Lieut,-Col. W.M. Ponton, K.C., has received from his son, Lieut. Richard D. Ponton, a letter written on the memorable 21st day of February, a short while after the baptism of fire which the Canadian troops underwent. The Ontario having made special request of the recipient is privileged to make this communication public. It is as follows:
Sunday, 21st February, 1915
Well, we have our baptism of fire and have just returned to billets for a few hours of rest. We were up in the first line trenches, some of which are only 100 yards from the Germans. It was great. After the first half hour was over, it becomes something indescribable. A great intense zest arises and one immediately begins to call all his thinking powers together in order to outshoot and outpost the enemy. We went into the trenches at 3.00 a.m. on Friday amidst bursting shells and machine gun fusillades in addition to search lights and huge star shells. Such a sight and sound it was wonderful! By the time dawn came we had settled down to our work and overcome any little nervousness men naturally have when marching in, and in front appeared the trenches of the Germans. Shells started at dawn again but our artillery was quite equal to the occasion. On Friday night we were right out in front fixing the entanglements. The Germans have no more chance of getting through our lines here and our steel than I have of going to India. Well, we were tired enough this morning at 4 a.m. to be relieved for a little rest and to pull ourselves together. We go back again to-night had very slight casualties. Sniping has the greatest effect. The country around here is in an awful state bearing tragic witness to the great struggle that has lasted for weeks. Of course we notice these things more now than we will later on, but everything is laid waste. On Thursday evening our mail came. Letters from you and mother and Anna and Bill Shorey. You can never imagine such rejoicing at getting them and just before going into action for the first time. The men behaved splendidly and their work was highly complimented by British officers who have been here for weeks. All the Belleville XV boys and the 49th boys are fine and untouched so far. My platoon did splendid work at checking, sniping and entanglements. Have met some of the very finest officers of the Royal Fusiliers, Royal Engineers, The Buffs, North Staffordshire; etc. with whom we are fighting side by side. Now dad, I am off to bed in a very comfortable billet, and from the way I feel, I will sleep every minute for the few hours I have.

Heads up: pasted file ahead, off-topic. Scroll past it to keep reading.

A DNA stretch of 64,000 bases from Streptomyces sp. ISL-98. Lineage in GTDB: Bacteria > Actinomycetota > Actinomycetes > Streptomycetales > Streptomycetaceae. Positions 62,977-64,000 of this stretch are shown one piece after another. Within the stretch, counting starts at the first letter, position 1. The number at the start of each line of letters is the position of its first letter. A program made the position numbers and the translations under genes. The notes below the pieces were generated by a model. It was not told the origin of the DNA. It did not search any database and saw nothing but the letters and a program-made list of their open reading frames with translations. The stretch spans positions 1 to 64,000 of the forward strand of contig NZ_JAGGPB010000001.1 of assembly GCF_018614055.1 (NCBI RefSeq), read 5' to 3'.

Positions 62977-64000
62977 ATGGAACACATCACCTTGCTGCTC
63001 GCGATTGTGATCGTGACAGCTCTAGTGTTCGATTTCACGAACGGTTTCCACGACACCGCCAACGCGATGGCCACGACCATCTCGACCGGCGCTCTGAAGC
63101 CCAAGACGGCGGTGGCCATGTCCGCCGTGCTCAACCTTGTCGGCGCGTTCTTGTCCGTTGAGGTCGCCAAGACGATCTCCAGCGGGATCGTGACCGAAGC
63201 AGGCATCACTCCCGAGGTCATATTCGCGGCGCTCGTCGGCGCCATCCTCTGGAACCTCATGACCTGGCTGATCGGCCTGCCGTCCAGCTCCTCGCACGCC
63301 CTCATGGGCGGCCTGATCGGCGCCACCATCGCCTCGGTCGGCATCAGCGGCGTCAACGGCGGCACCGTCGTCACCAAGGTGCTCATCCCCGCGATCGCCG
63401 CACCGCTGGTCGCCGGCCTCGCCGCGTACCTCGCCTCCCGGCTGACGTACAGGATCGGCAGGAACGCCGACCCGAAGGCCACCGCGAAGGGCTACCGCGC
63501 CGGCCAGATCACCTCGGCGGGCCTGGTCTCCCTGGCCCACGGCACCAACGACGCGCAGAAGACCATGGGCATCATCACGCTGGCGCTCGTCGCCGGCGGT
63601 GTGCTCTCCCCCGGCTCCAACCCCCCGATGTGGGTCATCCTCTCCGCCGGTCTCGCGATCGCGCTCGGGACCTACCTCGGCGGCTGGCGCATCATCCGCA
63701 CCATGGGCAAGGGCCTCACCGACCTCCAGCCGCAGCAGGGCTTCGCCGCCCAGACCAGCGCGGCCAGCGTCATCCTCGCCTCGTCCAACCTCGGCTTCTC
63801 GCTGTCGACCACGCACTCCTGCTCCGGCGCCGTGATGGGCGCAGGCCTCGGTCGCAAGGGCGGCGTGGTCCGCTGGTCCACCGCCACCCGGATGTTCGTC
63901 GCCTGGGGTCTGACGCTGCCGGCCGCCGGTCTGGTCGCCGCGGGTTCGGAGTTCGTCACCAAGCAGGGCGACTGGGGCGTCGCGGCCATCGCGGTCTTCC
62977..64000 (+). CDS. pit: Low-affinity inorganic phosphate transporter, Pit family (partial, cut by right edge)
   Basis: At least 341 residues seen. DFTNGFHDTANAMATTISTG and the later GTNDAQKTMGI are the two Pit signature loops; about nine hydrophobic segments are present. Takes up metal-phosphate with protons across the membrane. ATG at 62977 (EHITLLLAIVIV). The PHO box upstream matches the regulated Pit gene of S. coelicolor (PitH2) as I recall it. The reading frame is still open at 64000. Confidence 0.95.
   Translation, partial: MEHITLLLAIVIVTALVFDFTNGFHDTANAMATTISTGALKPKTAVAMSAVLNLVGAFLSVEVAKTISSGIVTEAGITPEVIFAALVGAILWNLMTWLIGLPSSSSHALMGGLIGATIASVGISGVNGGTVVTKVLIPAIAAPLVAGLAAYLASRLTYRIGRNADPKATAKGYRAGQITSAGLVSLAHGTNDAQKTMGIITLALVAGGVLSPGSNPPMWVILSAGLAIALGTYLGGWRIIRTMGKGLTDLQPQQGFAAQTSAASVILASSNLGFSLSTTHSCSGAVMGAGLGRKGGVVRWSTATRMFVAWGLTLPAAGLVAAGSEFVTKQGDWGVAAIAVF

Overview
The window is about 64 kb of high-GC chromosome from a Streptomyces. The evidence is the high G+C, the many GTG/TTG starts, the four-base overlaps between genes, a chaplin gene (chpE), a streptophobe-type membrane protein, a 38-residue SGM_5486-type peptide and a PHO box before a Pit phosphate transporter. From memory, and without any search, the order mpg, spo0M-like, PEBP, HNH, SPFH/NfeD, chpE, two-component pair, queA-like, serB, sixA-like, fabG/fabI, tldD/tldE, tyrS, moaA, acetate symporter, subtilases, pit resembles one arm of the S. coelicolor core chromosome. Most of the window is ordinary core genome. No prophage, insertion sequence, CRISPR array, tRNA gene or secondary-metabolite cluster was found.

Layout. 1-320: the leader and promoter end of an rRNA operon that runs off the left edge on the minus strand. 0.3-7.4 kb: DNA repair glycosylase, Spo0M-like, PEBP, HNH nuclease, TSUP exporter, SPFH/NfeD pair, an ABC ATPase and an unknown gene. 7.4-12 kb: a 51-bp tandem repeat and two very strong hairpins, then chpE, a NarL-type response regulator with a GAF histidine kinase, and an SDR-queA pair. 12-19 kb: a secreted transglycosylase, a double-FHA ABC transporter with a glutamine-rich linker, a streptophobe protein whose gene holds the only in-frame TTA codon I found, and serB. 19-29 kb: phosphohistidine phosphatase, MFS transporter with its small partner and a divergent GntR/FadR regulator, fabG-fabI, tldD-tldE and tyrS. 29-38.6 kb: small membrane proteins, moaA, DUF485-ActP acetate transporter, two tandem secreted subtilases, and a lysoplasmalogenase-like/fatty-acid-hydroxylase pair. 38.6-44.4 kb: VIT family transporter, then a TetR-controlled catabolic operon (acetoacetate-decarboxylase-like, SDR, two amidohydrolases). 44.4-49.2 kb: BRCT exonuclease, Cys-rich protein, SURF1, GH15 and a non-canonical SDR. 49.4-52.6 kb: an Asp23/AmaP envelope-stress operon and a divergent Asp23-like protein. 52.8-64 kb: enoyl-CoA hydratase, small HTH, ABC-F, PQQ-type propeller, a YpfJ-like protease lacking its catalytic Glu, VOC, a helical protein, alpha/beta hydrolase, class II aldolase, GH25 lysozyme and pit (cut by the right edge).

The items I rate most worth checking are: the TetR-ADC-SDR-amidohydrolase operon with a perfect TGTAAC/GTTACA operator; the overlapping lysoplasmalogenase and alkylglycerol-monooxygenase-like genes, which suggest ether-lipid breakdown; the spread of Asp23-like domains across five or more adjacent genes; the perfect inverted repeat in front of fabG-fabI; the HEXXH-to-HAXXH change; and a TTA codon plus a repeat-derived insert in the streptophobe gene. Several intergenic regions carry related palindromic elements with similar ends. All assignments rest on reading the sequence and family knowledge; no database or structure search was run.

Good-bye and dear love to you all.
DICK - Belleville Ontario.